The new state, squeezed between the Ottoman, Austro-Hungarian, and Russian Empires, with Slavic populations on its southwestern, southern, and northeastern borders, the Black Sea due east, and Hungarian neighbors on its western and northwestern borders, looked to the West, particularly France, for its cultural, educational, and administrative models.
Abstaining from the Initial Balkan War against the Ottoman Empire, the Kingdom of Romania entered the Second Balkan War in June 1913 against the Tsardom of Bulgaria. 330,000 Romanian troops moved across the Danube and into Bulgaria. One army occupied Southern Dobrudja and another moved into northern Bulgaria to threaten Sofia, helping to bring an end to the war. Romania thus acquired the ethnically-mixed territory of Southern Dobrudja, which it had desired for years.
In 1916 Romania entered World War I on the Entente side, but was quickly defeated and occupied by German and Austro-Hungarian forces. Romania engages in a conflict against Bulgaria but as a result Bulgarian forces, after a series of successful battles, regain Dobruja that was previously taken from Bulgaria by the treaty of Bucharest and the Berlin congress. Although the Romanian forces did not fare well militarily, by the end of the war the Austrian and Russian empires were gone; governing bodies created in Transylvania, Bessarabia and Bukovina chose union with Romania, upheld in 1919 the Treaty of Saint-Germain and in 1920 by the Treaty of Trianon.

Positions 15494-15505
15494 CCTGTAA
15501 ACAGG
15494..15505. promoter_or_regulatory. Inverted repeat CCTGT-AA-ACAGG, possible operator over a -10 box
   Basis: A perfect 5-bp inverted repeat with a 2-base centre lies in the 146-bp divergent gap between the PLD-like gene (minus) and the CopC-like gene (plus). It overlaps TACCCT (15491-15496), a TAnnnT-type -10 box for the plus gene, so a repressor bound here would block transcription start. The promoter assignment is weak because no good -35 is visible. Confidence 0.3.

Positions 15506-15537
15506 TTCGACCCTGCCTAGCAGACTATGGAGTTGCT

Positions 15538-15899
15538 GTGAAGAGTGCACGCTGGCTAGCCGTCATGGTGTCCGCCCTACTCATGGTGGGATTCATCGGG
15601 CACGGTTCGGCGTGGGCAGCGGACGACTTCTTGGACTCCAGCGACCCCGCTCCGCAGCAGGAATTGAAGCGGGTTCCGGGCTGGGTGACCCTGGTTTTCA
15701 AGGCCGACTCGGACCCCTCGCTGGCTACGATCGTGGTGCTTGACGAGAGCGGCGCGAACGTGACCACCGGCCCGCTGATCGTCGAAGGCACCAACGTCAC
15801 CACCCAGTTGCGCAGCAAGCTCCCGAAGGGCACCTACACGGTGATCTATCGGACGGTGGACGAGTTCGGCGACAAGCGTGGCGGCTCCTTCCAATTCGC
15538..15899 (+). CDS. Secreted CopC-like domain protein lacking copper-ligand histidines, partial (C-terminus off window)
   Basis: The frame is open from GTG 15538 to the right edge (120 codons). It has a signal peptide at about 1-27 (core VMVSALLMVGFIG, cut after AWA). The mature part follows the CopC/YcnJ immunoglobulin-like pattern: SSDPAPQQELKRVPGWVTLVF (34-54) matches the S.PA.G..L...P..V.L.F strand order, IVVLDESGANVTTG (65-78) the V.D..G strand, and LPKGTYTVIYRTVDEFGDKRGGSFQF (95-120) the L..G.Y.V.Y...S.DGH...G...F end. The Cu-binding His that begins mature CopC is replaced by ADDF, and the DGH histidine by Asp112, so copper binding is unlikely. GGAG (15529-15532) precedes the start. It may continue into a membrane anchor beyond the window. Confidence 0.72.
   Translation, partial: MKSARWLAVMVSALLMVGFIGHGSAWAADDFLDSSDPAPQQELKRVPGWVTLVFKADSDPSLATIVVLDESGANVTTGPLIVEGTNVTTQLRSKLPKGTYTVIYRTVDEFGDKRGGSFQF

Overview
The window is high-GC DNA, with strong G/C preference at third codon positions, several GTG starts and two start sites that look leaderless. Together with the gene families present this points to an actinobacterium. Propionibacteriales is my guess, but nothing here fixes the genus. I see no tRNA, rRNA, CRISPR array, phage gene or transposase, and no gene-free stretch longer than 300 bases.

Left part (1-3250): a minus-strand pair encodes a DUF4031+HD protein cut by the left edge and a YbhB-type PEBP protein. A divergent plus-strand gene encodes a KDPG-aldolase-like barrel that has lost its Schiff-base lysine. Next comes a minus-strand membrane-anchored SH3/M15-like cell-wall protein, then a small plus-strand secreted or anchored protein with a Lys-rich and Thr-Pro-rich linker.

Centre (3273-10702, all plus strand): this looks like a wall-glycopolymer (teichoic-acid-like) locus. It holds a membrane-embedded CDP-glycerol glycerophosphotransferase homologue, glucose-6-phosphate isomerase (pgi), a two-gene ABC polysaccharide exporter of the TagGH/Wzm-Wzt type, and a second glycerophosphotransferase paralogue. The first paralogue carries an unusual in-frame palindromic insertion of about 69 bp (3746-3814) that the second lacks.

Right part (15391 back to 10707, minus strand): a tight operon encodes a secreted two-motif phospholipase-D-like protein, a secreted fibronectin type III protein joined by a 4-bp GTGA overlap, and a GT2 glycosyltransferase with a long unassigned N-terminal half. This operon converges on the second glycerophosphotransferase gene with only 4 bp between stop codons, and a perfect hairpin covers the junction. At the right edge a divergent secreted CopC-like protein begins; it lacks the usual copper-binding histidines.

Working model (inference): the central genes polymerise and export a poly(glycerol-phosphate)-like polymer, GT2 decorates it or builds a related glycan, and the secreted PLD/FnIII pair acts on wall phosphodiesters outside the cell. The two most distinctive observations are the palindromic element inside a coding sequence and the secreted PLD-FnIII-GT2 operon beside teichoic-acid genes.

Romanian Old Kingdom (1881–1918)
The Romanian Old Kingdom (Romanian: Vechiul Regat or just Regat; German: Regat or Altreich) is a colloquial term referring to the territory covered by the first independent Romanian nation state, which was composed of the Danubian Principalities — Wallachia and Moldavia. It was achieved when, under the auspices of the Treaty of Paris (1856), the ad hoc Divans of both countries - which were under Imperial Ottoman suzerainty at the time - voted for Alexander John Cuza as their prince, thus achieving a de facto unification. The region itself is defined by the result of that political act, followed by the inclusion of Northern Dobruja in 1878, the proclamation of the Kingdom of Romania in 1881, and the annexation of Southern Dobruja in 1913.